Cablegate: Ag Gonzales Meets with Prosecutor General


DE RUEHBU #0297/01 0461730
R 151730Z FEB 07





E.O. 12958:N/A


1. (SBU) SUMMARY: Attorney General Alberto Gonzales met with
Argentine Prosecutor General Esteban Righi on February 7 and
discussed the challenges that the GOA faces with its transition to
an accusatorial justice system. The AG offered U.S. assistance to
help with the transition, as well as training for extradition

requests. The AG invited Argentine prosecutors to visit the FBI and
USDOJ headquarters to learn more about how the USG prosecutes
terrorism cases and invited that GOA to join the G-8's 24/7 high
tech crime network to report cybercrime. END SUMMARY.

GOA supports Judicial Reform, But Will Take Time
--------------------------------------------- ---

2. (SBU) On February 7, Attorney General Alberto Gonzales,
along with the Ambassador and other senior members of the Department
of Justice met with Prosecutor General Esteban
Righi to discuss judicial reform issues. Righi began by
noting that the Argentine public has largely discredited the
inquisitorial system due to substantial delays in bringing
cases to trial. His office is working to shorten pre-trial
investigations in addition to working with the Minister of Justice
who has the lead in implementing the GOA's transition from an
inquisitorial to an accusatorial system. Initial reforms are
planned for federal criminal cases and those within the City of
Buenos Aires. Although no Constitutional change is required, laws
need to be passed and public debate is required to determine the
scope of the reforms, he said. Righi asserted that the GOA should
shape the debate by explaining that the reforms are necessary in
order to improve public administration and judicial efficiency. In
addition, reforms ensuring that justice is served will help combat
widespread public perception that elites regularly escape justice by
ensuring that justice is served.

3. (SBU) Adopting a U.S.-style system, where the prosecutor and
judge are separate and independent entities, takes time to have an
effect, especially when the GOA has to gain the support of those
charged with implementing the reforms, Righi continued. The
Argentine public, however, mistakenly expects that the changes will
instantly solve the judicial system's problems.

4. (SBU) While the GOA is committed to the reforms in principle,
Righi indicated that the Kirchner administration seems to have
placed judicial and procedural reforms on the backburner given that
2007 is an election year. He also observed that many are unaware of
the impact the reforms will have on secondary issues. One of the
major difficulties in the transition is the largely unexamined
impact the reforms will have on budget allocations, including who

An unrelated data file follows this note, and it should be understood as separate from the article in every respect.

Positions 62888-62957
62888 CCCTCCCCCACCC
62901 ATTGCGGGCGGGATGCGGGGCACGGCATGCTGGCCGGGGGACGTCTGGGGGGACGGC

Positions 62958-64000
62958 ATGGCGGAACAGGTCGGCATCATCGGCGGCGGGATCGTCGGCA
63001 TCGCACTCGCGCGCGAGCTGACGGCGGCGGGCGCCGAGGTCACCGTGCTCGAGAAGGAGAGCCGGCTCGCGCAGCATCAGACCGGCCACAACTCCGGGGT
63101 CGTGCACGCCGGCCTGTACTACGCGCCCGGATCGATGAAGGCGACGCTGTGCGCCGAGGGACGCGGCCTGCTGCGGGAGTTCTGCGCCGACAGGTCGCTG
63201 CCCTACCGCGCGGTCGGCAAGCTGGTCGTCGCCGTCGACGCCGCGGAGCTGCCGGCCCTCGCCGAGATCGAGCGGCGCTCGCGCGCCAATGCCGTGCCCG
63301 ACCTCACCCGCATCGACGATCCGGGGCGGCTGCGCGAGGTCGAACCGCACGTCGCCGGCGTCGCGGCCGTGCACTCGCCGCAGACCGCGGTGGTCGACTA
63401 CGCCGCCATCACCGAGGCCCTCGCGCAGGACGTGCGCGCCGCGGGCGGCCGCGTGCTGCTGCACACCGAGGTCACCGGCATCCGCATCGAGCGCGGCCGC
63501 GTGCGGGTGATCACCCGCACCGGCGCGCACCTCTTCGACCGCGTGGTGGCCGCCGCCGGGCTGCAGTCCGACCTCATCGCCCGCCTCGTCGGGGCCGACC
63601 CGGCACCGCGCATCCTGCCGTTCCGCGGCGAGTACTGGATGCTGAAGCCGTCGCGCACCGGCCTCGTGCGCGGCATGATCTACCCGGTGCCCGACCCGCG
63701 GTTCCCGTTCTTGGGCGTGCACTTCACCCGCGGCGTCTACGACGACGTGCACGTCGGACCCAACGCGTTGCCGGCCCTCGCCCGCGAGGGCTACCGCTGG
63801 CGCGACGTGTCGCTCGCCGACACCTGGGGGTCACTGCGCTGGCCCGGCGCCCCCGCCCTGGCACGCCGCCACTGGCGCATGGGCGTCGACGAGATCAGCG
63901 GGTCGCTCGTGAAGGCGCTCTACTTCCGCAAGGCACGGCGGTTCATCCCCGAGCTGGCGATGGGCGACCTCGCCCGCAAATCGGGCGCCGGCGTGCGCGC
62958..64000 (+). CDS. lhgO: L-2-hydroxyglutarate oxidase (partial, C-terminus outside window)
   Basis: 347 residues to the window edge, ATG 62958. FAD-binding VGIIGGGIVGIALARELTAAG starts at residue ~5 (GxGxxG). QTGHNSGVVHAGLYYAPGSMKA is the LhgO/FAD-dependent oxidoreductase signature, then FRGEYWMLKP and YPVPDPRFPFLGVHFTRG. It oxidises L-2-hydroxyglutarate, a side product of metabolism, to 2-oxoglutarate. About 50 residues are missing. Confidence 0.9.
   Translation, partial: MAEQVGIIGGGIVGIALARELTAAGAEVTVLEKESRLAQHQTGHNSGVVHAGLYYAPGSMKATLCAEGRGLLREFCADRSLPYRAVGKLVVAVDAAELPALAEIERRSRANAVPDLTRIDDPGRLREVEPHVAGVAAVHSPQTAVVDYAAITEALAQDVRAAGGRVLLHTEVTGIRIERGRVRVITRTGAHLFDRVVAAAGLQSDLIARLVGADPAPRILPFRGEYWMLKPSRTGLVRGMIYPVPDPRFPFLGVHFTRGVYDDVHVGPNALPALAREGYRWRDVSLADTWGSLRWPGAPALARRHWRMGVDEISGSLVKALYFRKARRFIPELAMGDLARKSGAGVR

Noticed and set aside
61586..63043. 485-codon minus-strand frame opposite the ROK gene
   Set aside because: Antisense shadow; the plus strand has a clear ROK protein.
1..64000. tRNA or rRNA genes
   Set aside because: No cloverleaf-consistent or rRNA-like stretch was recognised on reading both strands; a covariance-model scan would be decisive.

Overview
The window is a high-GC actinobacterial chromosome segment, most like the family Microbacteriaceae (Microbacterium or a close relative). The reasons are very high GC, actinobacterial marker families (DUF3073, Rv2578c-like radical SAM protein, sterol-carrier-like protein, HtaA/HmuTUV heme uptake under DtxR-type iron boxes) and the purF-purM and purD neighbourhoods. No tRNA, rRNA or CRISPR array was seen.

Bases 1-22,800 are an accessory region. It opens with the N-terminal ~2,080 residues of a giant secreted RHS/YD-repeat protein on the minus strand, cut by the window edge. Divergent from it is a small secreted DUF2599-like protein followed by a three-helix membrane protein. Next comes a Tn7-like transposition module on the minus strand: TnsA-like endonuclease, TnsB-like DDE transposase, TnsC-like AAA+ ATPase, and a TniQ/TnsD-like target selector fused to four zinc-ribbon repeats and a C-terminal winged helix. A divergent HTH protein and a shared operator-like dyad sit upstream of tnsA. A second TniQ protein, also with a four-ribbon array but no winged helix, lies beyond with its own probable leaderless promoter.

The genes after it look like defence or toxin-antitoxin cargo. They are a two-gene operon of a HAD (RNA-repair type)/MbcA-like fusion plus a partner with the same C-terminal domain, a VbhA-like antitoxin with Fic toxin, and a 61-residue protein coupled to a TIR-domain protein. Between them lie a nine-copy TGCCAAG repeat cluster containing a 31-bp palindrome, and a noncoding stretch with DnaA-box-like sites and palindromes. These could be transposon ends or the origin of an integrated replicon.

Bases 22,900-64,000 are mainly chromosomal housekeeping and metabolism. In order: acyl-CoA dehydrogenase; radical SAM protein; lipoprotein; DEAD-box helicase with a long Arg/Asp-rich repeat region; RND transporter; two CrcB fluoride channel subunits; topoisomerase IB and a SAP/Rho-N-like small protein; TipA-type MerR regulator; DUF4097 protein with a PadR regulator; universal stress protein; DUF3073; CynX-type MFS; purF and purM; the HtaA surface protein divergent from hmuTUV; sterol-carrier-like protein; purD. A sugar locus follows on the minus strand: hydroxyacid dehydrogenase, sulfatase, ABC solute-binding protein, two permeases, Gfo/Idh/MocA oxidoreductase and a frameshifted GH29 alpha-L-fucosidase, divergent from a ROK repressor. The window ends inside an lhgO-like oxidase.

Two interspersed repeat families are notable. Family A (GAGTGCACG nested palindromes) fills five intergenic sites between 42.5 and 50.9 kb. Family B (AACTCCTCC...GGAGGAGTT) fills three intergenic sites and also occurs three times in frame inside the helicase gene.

gains and loses funds.

5. (SBU) When the AG asked how the USG can help, Righi answered that
Argentina needs to learn more about the U.S. justice system, and
change the common public perception that the start of a trial is an
indication of guilt. The GOA must learn more about the function and
use of plea bargains and Argentines must learn that very few
prosecutions end in a jury trial in the United States.
The AG stated that the USG has provided assistance to other
countries undergoing a similar transition in their judicial systems
and that the USG could provide similar assistance to Argentina.
Righi expressed appreciation for USG assistance.

AG Offers Trip to FBI HQ and Extradition and Prosecution Assistance

6. (SBU) On extraditions, Righi suggested that the GOA and USG
identify problems and explore solutions to expedite extraditions.
Most problems are technical, not legislative. He suggested that the
Prosecutor General's office would benefit from more training in how
to submit extradition requests. Alice Fisher, Assistant Attorney
General for the Criminal Division, stated that USDOJ's Office of
International Affairs could provide that kind of training. The
Attorney General added that the USG would help where it can while
respecting Argentina's sovereignty.

7. (SBU) The AG invited Argentina to join the G-8's 24/7 high tech
crime network to report cybercrime. Righi stated he would look into
it. AAG Fisher noted that the DOJ is sending, for two years, an
experienced prosecutor to the Tri-Border area to be based in
Paraguay who can assist Argentina, Brazil and Paraguay with
prosecutions. AAG Fisher also invited prosecutors from Argentina to
visit the FBI and DOJ headquarters to learn more about U.S.
counterterrorism prosecution efforts.

AG Praises AMIA Special Prosecutor

8. (SBU) AG Gonzales concluded the meeting by praising the Special
Prosecutor for the 1994 terrorist bombing of the Argentine-Israeli
Mutual Association efforts to bring the perpetrators to justice,

with Righi asserting that the GOA has provided the necessary
resources to the AMIA Special Prosecutor to ensure justice is

9. (U) The Attorney General has not cleared on the language of this


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